In Siberia, tribes gathered nuts of Pinus siberica, P. pumila and P. koriaensis. Russian settlers in Siberia also pressed oil from the nuts, which was called "nut oil." Before the introduction of sunflower, cottonseed and corn oil (all three from North America), pine nut oil was important in Siberia where it was considered a delicacy. Before the revolution of 1917 it was used for cooking during Lent when eating of animal fats was forbidden (Mirov and Hasbrouk 1976). Also prior to the 1917 revolution, ten percent of all hard currency in Russia was based on the trade of pine oil. Most of the trade was with France, which traditionally uses nut oil in cooking. Pine nut oil is also reportedly an excellent bread preservative when a small amount is added to the dough (Lloyd 1996).

The nuts of Pinus pinea have been used in the Mediterranean region as a food item for over 2000 years. In Italy it is known as pino domestico or pinone; in France, pignion and in Arabic, this tree is known as sanawar (Farris 1983). In ancient Rome, a wine was made from the nuts of Pinus pinea. This tradition may partially account for the orgiastic nature of the rites of Cybelle which ancients compared to those of Dionysius (Mirov and Hasbrouk 1976). Evidence from the ruins of Pompeii and Herculaneum, at the base of Mount Vesuvius in southern Italy, indicates that the nuts of this species were widely used. One recipe recovered from these ruins calls for using crushed pine nuts, almonds and vinegar in a type of mustard. Pine nuts were also used in sausages, salads, turnover sweets, and as seasoning for boiled bulbs and various sauces (Meyer 1980). Pine nuts were preserved in honey and eaten (Maheshwari and Konar 1971). The cones of this tree were used for rubbing the interiors of wine vats (Meyer 1980).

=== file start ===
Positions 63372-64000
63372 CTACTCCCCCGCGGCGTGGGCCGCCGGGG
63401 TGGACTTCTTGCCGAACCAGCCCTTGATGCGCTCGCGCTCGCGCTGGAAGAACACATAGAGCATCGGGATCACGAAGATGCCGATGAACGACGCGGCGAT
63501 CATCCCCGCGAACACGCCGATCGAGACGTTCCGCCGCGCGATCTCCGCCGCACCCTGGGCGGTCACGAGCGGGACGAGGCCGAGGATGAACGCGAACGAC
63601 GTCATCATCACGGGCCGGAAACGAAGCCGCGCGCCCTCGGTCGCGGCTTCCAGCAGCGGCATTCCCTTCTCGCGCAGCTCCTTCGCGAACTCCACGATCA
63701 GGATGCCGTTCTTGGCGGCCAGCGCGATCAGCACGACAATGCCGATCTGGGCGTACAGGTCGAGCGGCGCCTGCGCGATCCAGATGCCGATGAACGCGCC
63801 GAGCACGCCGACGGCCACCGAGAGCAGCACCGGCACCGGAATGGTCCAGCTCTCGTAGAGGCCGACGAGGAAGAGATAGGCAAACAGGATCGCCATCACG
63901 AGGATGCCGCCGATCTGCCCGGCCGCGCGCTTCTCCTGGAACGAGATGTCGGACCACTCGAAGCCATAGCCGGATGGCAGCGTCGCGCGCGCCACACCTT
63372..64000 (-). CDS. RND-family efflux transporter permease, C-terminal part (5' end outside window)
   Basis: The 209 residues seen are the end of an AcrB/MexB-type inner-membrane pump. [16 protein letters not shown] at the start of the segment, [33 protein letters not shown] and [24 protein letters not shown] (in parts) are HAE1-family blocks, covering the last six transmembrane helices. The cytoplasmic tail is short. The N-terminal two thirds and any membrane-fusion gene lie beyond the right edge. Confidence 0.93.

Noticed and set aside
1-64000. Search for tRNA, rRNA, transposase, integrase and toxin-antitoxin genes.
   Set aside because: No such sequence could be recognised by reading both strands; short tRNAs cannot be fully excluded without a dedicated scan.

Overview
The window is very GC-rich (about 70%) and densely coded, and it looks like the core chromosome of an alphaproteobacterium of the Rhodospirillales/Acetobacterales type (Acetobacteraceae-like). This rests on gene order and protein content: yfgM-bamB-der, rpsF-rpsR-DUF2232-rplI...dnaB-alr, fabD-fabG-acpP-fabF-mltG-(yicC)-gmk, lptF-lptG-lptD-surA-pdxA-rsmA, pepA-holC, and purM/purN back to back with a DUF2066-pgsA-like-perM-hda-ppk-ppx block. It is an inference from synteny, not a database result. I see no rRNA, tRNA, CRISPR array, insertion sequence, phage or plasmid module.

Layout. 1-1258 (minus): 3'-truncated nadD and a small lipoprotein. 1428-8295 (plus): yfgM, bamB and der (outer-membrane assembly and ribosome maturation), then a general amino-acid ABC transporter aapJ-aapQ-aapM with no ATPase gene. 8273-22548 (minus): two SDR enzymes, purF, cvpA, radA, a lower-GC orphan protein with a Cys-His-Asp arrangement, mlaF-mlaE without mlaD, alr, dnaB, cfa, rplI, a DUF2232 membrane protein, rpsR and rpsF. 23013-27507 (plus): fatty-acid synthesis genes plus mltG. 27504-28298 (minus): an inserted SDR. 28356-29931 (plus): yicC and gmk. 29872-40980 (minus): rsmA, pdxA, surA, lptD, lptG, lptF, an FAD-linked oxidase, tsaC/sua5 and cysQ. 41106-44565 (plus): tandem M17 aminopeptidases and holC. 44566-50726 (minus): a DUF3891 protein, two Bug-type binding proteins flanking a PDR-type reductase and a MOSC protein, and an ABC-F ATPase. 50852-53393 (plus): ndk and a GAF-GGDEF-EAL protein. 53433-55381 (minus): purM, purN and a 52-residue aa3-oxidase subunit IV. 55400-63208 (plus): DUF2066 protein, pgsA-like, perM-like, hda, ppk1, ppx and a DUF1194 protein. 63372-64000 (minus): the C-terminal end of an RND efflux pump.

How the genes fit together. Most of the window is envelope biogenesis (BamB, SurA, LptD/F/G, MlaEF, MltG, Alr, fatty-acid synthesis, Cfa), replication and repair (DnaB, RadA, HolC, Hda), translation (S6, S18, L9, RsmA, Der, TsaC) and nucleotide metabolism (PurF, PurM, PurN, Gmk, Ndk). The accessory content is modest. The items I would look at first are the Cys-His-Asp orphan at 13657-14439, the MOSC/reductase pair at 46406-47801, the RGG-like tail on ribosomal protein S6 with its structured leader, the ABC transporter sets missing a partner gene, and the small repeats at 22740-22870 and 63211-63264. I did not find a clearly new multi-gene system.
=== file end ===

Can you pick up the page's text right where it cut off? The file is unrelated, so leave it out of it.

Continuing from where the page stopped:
The seeds of P. gerardiana, a pine which occurs in Afghanistan and Pakistan where it is known as chilgoza or nioza, has been a traditional food of nomadic tribes. The large cones of this tree were collected by means of long, hooked poles. They were then gathered and stacked in heaps while still unripe and were roasted over an open fire. The resin in the cones would catch fire and the resultant heat would open the cones and release the seeds (Maheshwari and Konar 1971).

Various indigenous tribes in California, United States, used the nuts of Pinus coulteri, P. lambertiana, P. sabiniana, and P. torreyana for food (Lanner 1981). In British Columbia, Canada, the Shuswap Indians collected seeds of Pinus ponderosa, P. monticola and, less frequently, P. albicaulis and P. flexilis (Mirov and Hasbrouck 1976). The first Spanish explorers visiting California were offered seeds of P. sabinana by friendly indians. Later, Spanish priests tried to discourage mission indians from using wild foods including the gathering of pine nuts. However, in a number of early Roman Catholic missions, the use of pine nuts eventually became accepted as a supplement to "civilized" foods (Farris 1983).

Some anthropologists believe that the piñon pine of America south-west was such an important food item to the indigenous tribes of this region that its presence allowed them to evolve into an agricultural society (Fig 8.2). Piñon nuts became an early staple food and may have been used as a trade item to acquire corn, beans and squash from tribes living further south. There is even some evidence that the use of piñon nuts as a trade item may have affected the natural range of at least one species of piñon pine. An isolated stand of P. edulis pine occurs in a place called Owl Canyon, north-west of Fort Collins, Colorado. This stand is approximately 150 km north of the nearest stands of piñon and may have originated from pine nuts carried by humans along an ancient trading route (Lanner 1981, Ciesla 1989) (Fig 8.3). An isolated forest of Pinus flexilis in the western part of the state of North Dakota, United States (Critchfield and Little 1966) may be the result of a similar occurrence.